Mahmoud Abbas
The leader of the Palestinian Authority is threatening to crack down on militant groups opposed to the peace process. Israel is greeting the news as a step forward.

Palestinian leader Mahmoud Abbas is threatening to use force against militants who violate the cease-fire with Israel. In a speech to police, Mr. Abbas said there is a national consensus regarding the truce, and anyone carrying out attacks would be "struck with an iron fist." It was his toughest threat yet against militant Palestinian groups, and it followed several rocket and mortar attacks on Israeli settlements in the Gaza Strip this week.

Palestinian negotiator Saeb Erekat says the aim is to restore law and order in the West Bank and Gaza.

"One law, everyone under the rule of law, and one legal gun," he said.

Israeli government spokesman Mark Regev told VOA that it is a step in the right direction.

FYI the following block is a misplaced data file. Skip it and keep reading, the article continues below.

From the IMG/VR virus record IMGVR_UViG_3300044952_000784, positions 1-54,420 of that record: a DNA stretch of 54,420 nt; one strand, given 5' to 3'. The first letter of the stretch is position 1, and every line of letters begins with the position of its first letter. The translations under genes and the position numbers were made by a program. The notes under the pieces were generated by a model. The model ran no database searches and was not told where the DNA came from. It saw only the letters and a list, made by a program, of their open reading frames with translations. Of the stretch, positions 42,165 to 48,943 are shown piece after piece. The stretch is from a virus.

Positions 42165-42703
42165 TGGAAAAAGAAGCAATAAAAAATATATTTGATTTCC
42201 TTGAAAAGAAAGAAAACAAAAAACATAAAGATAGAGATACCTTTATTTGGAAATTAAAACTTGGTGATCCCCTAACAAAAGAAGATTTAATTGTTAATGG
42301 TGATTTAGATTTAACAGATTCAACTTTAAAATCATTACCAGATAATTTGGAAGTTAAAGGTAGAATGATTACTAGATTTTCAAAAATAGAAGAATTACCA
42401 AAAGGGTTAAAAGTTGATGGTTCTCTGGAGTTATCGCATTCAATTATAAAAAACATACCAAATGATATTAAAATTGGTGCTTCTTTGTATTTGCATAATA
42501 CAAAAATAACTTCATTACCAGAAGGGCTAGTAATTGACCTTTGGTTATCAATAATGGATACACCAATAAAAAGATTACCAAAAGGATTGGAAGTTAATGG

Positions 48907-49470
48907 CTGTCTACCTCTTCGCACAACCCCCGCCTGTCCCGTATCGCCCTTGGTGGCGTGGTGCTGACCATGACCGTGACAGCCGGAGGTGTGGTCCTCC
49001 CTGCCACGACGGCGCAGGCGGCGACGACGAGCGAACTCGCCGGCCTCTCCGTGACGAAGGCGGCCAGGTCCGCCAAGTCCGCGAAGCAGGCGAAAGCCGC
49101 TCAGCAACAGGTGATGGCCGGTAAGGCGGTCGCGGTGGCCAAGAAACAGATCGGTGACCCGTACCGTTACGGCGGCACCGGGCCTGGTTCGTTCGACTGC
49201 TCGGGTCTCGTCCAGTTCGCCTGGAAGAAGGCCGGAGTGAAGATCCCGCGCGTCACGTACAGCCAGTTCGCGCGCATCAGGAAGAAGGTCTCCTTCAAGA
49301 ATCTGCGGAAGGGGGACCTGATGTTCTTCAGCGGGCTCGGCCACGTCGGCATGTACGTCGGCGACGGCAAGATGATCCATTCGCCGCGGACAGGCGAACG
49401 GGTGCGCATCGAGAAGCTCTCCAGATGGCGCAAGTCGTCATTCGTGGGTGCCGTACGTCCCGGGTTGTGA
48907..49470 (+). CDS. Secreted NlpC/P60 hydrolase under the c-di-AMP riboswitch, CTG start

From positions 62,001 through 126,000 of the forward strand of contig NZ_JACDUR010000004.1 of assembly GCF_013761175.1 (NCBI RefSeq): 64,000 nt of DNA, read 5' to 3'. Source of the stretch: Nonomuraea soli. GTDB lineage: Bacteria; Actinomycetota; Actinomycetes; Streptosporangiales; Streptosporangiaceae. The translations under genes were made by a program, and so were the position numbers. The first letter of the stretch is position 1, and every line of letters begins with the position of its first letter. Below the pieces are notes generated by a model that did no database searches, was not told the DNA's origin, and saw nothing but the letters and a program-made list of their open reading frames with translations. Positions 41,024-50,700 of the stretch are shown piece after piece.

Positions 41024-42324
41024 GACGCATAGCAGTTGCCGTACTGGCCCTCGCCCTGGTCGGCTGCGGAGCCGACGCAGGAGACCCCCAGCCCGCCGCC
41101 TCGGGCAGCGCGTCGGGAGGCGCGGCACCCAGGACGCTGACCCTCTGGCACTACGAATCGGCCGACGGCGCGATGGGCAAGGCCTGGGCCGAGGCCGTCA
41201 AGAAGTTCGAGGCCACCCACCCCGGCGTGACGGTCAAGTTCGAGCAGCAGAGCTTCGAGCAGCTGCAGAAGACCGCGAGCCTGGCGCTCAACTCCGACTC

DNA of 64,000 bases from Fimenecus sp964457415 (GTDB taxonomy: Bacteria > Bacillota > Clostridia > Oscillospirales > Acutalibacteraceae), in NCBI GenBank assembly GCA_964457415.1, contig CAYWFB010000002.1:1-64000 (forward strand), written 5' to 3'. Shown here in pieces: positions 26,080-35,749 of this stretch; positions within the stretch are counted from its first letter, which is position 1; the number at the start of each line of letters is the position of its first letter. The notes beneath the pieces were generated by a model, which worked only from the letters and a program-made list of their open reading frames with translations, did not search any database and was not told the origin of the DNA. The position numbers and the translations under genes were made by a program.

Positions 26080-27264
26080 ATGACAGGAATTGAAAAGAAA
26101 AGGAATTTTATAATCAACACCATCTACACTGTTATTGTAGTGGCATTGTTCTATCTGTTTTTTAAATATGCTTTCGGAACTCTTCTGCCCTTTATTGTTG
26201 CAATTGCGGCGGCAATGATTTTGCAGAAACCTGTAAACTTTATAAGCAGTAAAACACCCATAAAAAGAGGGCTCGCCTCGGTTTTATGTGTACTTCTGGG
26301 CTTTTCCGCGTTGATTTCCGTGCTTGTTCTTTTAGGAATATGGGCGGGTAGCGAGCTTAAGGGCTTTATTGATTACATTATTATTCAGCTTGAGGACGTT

"Well, there's no doubt that Mr. Abbas isn't Mr. Arafat, and that we've seen some substantial improvements on the ground," he said.

Israel accused the late Palestinian leader Yasser Arafat of sponsoring terrorism. But Mr. Regev urged the new Palestinian leader to keep his commitments under the internationally-backed "road map" peace plan.

"Up until now, unfortunately, Mr. Abbas has not taken the most important step, a step the U.S. has asked him to do, a step that the Europeans have asked him to do, a step that's in the road map, which is to disarm these armed groups that ultimately want to torpedo the entire process," he said.

Mr. Abbas faces a dilemma. He fears that confronting the well-armed militant groups head-on could lead to a Palestinian civil war. But Israel has warned him that it won't open talks on Palestinian statehood until the militants are disarmed.